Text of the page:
It was a real thrill to see a skywriter write "Welcome, RV airplane builders" today. Unfortunately, the school levy up here failed recently and he spelled it wrong.
One of the interesting things about Oshkosh -- at least for aviation types-- is every morning you step out of your tent and into your screensaver. Most of the EAA monthly screensavers through the year are images shot during this week. This morning, I'm sitting at the campsite watching the powered parachutes flying overhead; every now and again a bird will join the procession.
I've generally been unable -- and probably will continue to be unable -- to provide significant updates here because the wiFi at AirVenture simply isn't very good. Last evening I parked under the gizmo that provides it and I still couldn't get online. It's free, so we really have no right to complain, and in the big scheme of things it's a small complaint. But the EAA probably should stop advertising "free WiFi" to entice people to camp until it reaches a certain level of performance.
Even at the press office, the system is so overloaded, many of us can't file our stories and accounts. OK, EAA. You've worn me down. I'll gladly pay for wiFi that works rather than free wiFi that doesn't. You know what would be great? If Ford or Honda or any of those big conglomerates that EAA is now synonymous with would get into the broadband business.
Yesterday was a combination of work and play. I documented -- slightly -- my lunch with Lane Wallace. I then interviewed Joe Balzer for about a half hour. He's one of the Northwest Airlines crew members of a 727 flight from Fargo to Minneapolis in 1990 who flew drunk. He did prison time and now he's written a book. I have the interview on tape and at some point I'll bang out a story for the day job and post it here as well.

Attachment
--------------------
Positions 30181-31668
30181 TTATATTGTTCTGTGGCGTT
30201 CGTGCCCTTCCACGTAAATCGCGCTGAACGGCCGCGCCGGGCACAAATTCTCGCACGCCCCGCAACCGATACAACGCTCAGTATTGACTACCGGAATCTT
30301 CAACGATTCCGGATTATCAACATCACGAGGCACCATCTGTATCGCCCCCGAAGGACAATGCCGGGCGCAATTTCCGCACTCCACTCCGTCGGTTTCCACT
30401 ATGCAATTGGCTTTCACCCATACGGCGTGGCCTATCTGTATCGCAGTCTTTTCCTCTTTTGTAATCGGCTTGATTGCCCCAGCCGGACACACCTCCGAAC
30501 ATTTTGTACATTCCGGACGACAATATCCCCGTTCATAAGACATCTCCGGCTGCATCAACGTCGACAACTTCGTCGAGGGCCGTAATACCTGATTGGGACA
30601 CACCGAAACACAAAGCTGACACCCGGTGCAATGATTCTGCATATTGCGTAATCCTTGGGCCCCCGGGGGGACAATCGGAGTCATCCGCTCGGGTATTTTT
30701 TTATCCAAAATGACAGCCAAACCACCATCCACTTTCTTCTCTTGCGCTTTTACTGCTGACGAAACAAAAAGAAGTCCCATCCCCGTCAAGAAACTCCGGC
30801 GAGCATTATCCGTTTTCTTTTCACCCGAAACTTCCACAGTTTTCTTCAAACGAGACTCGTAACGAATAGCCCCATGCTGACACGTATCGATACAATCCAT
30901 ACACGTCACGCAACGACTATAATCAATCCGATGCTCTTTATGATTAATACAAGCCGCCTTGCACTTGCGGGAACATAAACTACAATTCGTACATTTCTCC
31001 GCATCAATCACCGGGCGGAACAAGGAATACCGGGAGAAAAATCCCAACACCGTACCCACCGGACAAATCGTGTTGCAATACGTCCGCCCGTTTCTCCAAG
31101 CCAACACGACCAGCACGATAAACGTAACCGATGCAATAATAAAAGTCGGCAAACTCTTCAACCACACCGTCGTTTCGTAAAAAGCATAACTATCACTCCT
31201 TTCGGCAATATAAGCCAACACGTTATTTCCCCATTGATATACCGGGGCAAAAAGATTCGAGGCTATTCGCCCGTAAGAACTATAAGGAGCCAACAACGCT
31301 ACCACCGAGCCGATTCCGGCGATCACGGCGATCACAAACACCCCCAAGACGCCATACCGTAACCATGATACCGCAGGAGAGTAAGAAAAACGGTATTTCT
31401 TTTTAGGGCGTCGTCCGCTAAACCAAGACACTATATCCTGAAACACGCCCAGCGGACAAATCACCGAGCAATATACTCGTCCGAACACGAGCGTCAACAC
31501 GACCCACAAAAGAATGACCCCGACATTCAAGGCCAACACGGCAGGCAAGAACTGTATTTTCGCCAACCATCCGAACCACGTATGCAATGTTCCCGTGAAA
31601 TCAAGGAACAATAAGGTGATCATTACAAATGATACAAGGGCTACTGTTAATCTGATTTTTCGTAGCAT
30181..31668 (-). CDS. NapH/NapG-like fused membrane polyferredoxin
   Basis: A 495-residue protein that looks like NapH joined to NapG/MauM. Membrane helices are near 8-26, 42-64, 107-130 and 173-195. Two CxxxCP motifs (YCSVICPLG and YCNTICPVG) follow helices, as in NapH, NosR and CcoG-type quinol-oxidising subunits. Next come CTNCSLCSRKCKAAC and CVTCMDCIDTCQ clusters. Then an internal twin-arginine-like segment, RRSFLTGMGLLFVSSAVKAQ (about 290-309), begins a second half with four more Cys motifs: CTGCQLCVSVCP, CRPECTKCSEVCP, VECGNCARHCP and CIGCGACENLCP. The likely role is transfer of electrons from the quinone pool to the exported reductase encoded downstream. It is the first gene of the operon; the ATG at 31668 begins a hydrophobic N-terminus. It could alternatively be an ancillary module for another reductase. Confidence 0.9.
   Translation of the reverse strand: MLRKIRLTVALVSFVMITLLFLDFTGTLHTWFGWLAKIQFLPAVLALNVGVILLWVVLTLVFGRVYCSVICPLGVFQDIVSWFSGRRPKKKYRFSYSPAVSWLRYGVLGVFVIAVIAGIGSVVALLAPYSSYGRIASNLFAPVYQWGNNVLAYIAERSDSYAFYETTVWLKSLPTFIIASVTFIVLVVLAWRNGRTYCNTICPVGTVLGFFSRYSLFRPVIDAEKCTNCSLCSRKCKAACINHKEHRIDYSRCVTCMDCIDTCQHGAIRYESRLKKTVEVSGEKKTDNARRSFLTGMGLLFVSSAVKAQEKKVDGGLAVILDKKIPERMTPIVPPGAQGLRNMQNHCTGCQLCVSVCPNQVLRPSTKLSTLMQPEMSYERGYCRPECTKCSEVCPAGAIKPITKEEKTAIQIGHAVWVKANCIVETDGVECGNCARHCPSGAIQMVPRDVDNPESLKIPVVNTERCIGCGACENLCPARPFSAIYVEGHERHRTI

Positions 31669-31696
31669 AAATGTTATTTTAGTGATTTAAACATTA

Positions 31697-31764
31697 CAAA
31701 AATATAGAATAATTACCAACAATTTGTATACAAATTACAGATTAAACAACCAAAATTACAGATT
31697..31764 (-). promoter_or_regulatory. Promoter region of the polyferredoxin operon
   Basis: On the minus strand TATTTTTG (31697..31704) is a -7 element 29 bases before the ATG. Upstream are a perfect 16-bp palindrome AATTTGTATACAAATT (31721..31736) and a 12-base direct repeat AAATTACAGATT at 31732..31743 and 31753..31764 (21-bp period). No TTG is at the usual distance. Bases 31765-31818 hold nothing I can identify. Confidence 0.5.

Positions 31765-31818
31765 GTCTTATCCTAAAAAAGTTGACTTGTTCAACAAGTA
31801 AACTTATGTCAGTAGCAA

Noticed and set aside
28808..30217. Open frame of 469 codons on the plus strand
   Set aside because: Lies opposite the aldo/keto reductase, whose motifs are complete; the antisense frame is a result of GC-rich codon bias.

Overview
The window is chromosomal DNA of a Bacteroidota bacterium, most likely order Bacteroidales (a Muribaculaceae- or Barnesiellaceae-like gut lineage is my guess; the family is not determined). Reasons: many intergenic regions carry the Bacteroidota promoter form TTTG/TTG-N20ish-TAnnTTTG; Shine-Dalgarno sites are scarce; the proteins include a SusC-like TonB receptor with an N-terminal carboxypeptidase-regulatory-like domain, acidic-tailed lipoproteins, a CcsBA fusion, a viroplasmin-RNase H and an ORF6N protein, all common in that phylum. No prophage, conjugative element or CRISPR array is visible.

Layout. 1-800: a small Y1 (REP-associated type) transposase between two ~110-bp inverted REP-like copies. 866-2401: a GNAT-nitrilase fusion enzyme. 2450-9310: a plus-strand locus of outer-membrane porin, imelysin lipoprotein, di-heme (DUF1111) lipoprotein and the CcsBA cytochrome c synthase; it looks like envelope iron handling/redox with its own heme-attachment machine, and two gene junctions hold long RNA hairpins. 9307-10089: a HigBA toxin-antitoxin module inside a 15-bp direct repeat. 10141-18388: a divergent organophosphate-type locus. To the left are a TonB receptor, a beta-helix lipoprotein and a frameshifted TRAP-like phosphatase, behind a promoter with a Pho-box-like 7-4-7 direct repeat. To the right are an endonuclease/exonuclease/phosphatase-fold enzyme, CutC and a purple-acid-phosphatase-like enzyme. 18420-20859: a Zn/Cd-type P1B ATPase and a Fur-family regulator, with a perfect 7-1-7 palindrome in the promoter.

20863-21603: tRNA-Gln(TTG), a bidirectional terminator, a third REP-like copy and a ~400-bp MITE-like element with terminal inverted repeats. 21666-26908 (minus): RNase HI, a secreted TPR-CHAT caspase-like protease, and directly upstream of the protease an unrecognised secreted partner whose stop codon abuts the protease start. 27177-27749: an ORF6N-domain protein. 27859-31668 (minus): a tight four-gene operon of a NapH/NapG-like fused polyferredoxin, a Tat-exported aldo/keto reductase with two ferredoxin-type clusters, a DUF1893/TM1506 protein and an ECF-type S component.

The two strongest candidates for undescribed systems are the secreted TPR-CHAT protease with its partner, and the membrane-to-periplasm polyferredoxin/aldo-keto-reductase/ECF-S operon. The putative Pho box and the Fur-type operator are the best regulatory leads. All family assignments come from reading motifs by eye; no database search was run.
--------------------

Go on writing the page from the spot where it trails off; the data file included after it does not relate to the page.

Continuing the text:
Then it was off to dinner downtown with my friends from Trio Avionics -- Jerry Hansen, Chuck Busch, Sid Tolchin, and Paul Ross. This is always the highlight of my stay at Oshkosh and one of the highlights of the year. They're fine people and I enjoy their company, partly because they're among the few that enjoy mine. I've decided, by the way, to take the TruTrak single-axis autopilot out of the RV-7A project and replace it with the Trio Pro Pilot autopilot. It's robus, can do more things, perhaps, than an around-the-patch flyer like me need it to do, but it comes from a good company with good people and because it does, I have no qualms about flying with it.
By the way, they said business -- which is mostly indicated by the number of people who stop to talk -- has been very good and this is the emerging theme of AirVenture this year. It may confound the economists but business is booming here. The airport was closed to any more incoming arrivals on Monday because there's just no place to put them. The campground is packed solid and people here apparently have money to spend.
Now one can argue -- as I have -- that aviation is for people with money anyway, but even comparing apples to apples (previous years of AirVenture), this is a significant uptick in the economic reality here. Jerry attributed it to a couple of things including the fact that there are a lot of airplane builders like me who have reached the point in the project where there's simply too much invested in it -- time, money and emotion -- to quit, no matter what the economic reality is.
Back at the campground last night, a steady trickle stopped by for "happy hour." A group from Massachusetts caused -- then cured -- a case of homesickness (you can do that to me with a Boston accent). A nice couple from The Netherlands also stopped by. They're building an RV-7A, and learned to fly at the same time. And the "RV compound residents" like Paul Trotter, and Chris Stone and John Porter were there. So we had about a dozen people and that was great fun.
And this evening will try to increase that with the RV Family Reunion Piece of Grass 2009. I've bought watermelon (I always do at these things and nobody ever wants any) and a cheap grill from WalMart and we're encouraging RVers to simply stop by and sit a spell. No big BBQ. No door prizes. People come simply because they want to sit around and make up lies about our homebuilding prowess.
So today I'll mostly hang around the campground, buy some firewood (it feels like the '40s here at night), and get things ready.
Then this evening, I'll take a bunch of pictures and make my own screensavers.